his or her character but is admissible to prove motive, opportunity, intent,
preparation, plan, knowledge, identity, or absence of mistake.
Spreigl evidence is admissible if (1)
the state gives notice of its intent to introduce the evidence; (2) the state clearly
indicates what the evidence is offered to prove; (3) there is clear and
convincing evidence that the defendant participated in the prior offense; (4)
the evidence is relevant and material to the state’s case; and (5) the
probative value of the evidence is not outweighed by its prejudicial
effect. Angus v. State, 695 N.W.2d 109, 119 (
Spreigl evidence is relevant and
material when there is a sufficiently close relationship between the Spreigl evidence and the charged offense
in terms of time, place, and modus operandi. State v. Kennedy, 585 N.W.2d 385, 390 (
Here, the Spreigl offense, a 1993 sexual assault conviction, is markedly similar to the current first-degree criminal sexual conduct offense. In both offenses, appellant confronted the victim on the street, threatened her at knifepoint, and sexually assaulted her while holding two knives, later asserting that both victims engaged in sex in exchange for money or drugs. The Spreigl offense and the charged offense are thus substantially similar in modus operandi.
At trial, appellant testified that the victim had fabricated events. The supreme court has consistently upheld the admission of Spreigl evidence to establish that an act occurred and to refute a defendant’s allegation that the victim’s testimony was fabricated. See, e.g., Kennedy, 585 N.W.2d at 391 (holding Spreigl evidence of subsequent sexual assault relevant to jury’s determination of whether defendant sexually assaulted victim, as victim testified, or whether victim’s testimony was fabrication); State v. Wermerskirchen, 497 N.W.2d 235, 242 (Minn. 1993) (stating that Spreigl evidence was “highly relevant” in rebutting defense that victim was fabricating or imagining the occurrence of sexual contact); State v. Anderson, 275 N.W.2d 554, 555-56 (Minn. 1978) (upholding admission of Spreigl evidence to refute defendant’s allegation that victim’s testimony was fabricated); State v. Shuffler, 254 N.W.2d 75, 76 (Minn. 1977) (stating that Spreigl evidence was “directly relevant” to determination of defendant’s claim that the victim’s testimony was fabricated). Thus, the Spreigl evidence was relevant to show a lack of consent and to rebut the claim that the victim had fabricated her testimony.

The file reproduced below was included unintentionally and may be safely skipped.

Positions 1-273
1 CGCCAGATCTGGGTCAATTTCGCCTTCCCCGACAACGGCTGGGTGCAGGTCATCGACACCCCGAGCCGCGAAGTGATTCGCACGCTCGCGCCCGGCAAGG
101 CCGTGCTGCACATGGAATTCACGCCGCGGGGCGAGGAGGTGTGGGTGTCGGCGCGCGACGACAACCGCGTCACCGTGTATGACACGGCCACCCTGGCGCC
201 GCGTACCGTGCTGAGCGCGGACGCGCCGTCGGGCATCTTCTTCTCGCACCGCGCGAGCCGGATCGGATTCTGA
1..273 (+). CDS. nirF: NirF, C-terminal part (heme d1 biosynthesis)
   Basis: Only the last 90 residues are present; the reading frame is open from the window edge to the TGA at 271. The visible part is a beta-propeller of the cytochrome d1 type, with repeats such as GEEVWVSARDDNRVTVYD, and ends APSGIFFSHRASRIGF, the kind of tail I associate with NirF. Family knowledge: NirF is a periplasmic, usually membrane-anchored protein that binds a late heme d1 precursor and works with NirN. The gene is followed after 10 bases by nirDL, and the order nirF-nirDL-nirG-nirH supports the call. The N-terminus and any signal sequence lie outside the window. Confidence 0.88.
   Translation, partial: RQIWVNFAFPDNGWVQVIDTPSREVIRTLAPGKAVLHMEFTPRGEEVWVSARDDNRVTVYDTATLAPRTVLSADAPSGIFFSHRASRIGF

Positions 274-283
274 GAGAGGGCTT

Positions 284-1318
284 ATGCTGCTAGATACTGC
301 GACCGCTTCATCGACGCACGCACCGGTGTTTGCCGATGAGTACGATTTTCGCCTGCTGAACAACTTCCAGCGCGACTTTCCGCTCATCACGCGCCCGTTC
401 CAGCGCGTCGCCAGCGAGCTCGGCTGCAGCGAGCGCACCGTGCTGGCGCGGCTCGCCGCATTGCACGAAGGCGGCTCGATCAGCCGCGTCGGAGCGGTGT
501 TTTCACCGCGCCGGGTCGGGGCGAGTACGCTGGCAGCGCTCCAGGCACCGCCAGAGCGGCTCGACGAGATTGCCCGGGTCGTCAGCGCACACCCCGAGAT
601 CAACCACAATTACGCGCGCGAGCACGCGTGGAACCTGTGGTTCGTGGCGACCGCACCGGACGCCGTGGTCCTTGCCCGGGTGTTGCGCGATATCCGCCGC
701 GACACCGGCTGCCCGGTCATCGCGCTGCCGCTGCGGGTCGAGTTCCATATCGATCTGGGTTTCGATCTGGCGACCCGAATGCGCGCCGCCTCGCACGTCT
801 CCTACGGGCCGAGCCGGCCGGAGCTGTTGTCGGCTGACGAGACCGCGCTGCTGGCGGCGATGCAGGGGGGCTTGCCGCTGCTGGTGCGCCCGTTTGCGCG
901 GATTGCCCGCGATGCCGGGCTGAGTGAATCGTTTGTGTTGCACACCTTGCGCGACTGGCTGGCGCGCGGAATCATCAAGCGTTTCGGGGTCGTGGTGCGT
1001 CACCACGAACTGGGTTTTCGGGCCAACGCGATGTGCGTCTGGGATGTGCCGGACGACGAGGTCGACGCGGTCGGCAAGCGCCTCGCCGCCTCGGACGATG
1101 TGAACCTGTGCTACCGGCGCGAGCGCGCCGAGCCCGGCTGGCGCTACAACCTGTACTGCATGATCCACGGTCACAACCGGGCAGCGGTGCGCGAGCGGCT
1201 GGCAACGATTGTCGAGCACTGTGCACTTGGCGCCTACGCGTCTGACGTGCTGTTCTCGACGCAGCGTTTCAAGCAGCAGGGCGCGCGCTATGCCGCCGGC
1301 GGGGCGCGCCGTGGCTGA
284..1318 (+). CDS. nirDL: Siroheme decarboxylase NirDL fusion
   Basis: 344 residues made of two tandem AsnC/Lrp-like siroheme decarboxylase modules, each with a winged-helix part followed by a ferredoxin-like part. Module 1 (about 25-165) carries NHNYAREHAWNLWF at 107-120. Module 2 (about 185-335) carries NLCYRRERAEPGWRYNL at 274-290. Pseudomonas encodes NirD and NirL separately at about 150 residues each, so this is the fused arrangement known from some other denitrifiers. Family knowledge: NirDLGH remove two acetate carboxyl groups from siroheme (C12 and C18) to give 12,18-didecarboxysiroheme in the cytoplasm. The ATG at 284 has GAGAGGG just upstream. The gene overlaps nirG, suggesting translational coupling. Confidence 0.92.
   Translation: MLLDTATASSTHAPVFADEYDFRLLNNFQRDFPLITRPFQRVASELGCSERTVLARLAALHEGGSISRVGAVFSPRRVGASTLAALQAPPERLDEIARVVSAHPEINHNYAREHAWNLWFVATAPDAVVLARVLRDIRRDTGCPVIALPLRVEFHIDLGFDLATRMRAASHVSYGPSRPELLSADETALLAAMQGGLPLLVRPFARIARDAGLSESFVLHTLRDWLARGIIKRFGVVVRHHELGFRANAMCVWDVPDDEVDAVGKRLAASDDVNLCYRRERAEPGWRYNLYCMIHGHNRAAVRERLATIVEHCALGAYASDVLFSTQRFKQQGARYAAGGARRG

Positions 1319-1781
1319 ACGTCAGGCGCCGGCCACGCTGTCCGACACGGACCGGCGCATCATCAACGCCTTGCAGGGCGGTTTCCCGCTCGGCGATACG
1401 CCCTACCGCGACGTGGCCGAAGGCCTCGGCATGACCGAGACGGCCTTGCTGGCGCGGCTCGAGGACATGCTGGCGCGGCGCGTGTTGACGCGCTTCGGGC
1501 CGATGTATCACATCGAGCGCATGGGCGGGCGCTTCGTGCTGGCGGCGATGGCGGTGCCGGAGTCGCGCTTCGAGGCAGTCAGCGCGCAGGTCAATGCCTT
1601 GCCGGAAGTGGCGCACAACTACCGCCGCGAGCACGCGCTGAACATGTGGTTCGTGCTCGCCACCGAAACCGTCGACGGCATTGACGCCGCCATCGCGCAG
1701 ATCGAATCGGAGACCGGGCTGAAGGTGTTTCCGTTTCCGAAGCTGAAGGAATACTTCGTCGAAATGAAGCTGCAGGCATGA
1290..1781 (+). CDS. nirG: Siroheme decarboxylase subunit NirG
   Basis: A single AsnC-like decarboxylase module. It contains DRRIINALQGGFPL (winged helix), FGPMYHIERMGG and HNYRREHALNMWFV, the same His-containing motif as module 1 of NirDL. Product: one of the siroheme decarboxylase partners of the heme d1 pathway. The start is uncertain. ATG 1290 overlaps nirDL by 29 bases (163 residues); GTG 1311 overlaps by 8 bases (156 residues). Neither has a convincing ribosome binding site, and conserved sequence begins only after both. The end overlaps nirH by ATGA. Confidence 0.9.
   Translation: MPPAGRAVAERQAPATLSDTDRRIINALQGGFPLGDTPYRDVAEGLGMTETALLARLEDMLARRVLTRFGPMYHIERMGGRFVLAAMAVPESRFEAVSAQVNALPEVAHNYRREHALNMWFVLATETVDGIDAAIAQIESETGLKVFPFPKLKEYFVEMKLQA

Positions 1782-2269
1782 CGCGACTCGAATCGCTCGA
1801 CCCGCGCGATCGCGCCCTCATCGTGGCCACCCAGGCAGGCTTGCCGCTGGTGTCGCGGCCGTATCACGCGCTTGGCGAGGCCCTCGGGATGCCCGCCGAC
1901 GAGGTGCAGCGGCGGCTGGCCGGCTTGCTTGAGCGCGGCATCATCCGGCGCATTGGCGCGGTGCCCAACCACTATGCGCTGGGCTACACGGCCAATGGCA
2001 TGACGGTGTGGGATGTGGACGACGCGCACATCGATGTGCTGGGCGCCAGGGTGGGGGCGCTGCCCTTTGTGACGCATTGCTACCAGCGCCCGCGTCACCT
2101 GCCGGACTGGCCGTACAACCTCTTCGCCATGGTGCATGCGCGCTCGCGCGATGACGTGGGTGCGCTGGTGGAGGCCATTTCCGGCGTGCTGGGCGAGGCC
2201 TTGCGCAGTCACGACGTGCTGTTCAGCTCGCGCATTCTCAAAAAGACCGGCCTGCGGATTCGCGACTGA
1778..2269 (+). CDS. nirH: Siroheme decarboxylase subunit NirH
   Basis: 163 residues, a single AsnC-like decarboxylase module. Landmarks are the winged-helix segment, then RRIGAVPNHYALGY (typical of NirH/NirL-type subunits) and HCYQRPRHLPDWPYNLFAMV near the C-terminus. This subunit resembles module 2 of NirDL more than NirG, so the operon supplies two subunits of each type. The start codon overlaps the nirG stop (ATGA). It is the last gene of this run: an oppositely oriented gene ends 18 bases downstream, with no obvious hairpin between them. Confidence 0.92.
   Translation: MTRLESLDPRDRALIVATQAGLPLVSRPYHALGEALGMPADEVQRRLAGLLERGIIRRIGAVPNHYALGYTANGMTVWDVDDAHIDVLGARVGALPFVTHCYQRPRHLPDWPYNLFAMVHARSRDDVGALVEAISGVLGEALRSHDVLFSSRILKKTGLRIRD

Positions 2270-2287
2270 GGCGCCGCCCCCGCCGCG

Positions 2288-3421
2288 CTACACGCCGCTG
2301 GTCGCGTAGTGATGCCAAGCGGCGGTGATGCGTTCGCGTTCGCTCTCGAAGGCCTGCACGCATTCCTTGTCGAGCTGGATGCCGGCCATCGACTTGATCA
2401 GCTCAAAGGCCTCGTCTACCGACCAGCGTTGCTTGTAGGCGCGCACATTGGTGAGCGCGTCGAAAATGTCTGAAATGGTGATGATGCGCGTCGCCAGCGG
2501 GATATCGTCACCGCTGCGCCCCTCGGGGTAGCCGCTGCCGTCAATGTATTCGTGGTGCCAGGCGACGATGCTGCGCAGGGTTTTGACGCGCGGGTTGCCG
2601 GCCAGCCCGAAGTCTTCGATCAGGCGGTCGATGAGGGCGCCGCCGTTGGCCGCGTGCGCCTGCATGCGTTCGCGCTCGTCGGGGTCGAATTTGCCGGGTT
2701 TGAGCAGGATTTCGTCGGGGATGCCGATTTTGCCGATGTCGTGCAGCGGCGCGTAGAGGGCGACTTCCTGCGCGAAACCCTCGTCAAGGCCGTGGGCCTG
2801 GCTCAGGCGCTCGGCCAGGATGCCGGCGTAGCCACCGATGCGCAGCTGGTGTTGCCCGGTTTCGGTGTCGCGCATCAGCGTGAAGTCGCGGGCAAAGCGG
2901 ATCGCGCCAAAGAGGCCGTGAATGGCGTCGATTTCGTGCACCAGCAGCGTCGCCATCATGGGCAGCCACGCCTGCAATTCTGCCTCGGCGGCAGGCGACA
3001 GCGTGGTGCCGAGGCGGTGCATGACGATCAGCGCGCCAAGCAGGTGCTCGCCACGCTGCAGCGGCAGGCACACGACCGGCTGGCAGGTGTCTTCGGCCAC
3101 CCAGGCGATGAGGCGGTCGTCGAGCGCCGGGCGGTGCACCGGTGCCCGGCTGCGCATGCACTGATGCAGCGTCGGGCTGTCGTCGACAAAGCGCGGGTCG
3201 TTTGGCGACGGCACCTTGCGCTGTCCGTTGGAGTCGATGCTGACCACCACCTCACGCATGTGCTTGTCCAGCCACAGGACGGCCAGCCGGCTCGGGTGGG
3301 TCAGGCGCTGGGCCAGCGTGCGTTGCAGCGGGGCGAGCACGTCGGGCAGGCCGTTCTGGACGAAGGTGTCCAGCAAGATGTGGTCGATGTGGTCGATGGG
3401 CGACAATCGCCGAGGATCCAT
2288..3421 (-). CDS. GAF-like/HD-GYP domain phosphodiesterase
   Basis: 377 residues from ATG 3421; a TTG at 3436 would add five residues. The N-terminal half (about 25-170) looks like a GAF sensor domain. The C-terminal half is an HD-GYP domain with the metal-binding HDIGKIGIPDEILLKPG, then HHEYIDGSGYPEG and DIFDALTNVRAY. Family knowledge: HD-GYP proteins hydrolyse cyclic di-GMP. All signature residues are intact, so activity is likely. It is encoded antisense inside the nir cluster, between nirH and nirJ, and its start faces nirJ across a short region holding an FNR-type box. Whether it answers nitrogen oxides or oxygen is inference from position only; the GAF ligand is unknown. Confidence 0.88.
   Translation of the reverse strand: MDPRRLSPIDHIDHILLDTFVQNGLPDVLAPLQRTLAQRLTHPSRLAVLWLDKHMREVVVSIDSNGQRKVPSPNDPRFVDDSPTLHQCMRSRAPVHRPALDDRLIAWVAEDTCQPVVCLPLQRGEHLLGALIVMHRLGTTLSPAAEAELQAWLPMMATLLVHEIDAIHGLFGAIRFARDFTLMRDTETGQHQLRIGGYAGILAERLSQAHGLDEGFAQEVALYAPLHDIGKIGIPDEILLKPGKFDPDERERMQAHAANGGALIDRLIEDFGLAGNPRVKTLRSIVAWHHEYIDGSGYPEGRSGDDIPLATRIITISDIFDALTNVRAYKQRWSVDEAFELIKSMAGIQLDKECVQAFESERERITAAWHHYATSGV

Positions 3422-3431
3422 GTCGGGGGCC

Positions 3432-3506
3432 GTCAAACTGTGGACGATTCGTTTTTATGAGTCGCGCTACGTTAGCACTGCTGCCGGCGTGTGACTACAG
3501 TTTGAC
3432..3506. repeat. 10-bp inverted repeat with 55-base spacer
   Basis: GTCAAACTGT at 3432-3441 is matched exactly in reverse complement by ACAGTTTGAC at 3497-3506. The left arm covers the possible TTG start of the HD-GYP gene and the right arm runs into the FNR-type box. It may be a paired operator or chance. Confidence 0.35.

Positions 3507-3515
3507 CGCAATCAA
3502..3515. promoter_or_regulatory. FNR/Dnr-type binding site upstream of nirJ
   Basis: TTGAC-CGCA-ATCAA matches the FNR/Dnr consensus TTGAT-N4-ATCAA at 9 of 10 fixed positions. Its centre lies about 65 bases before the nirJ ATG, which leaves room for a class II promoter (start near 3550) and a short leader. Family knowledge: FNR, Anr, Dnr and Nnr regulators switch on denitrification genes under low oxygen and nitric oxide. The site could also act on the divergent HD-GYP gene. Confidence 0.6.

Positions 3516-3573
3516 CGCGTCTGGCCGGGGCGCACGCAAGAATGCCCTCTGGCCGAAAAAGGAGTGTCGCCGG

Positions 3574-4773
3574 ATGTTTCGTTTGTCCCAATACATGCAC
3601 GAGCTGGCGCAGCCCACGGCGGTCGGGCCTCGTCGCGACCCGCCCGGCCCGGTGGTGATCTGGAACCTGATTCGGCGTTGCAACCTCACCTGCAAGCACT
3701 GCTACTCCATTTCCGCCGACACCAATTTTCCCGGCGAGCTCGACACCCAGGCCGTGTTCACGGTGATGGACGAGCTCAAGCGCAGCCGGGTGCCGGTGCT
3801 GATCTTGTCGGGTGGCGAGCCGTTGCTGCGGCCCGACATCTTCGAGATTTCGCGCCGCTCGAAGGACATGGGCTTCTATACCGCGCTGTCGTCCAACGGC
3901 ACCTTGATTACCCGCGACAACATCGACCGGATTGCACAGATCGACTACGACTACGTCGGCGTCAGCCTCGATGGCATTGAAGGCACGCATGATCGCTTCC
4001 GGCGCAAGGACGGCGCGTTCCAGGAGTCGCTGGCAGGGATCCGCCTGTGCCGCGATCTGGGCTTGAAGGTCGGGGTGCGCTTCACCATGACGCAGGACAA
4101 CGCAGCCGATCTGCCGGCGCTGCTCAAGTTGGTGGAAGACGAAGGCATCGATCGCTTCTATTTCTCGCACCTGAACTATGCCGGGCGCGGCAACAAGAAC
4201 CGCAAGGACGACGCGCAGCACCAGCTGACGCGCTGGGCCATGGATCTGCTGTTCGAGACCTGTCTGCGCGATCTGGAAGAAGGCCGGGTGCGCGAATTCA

relevant evidence may be excluded if its potential for unfair prejudice
substantially outweighs its probative value.
In the absence of objective forensic findings, the district court concluded that the evidence of sexual penetration and lack of consent was weak. The Spreigl evidence bolstered this evidence by showing a common plan or scheme, as well as calling into question appellant’s claim that the victim consented to sexual penetration. Under these circumstances, the district court did not abuse its discretion by admitting the evidence.
defendant who fails to object to prosecutorial misconduct generally waives the
right to have the issue considered on appeal.
State v. Sanders, 598 N.W.2d
650, 656 (
may not interject their personal opinions into a case, in order to prevent
“exploitation of the influence of the prosecutor’s office.” State
v. Blanche, 696 N.W.2d 351, 375 (
of the supreme court’s recent decision in State
v. Chauvin, 723 N.W.2d 20 (
conclude that the district court exercised its inherent authority to conduct a
bifurcated trial and to ask the jury to make factual findings on aggravating
sentencing factors in compliance with the procedure set forth in Chauvin, we affirm the upward departure from the presumptive sentence.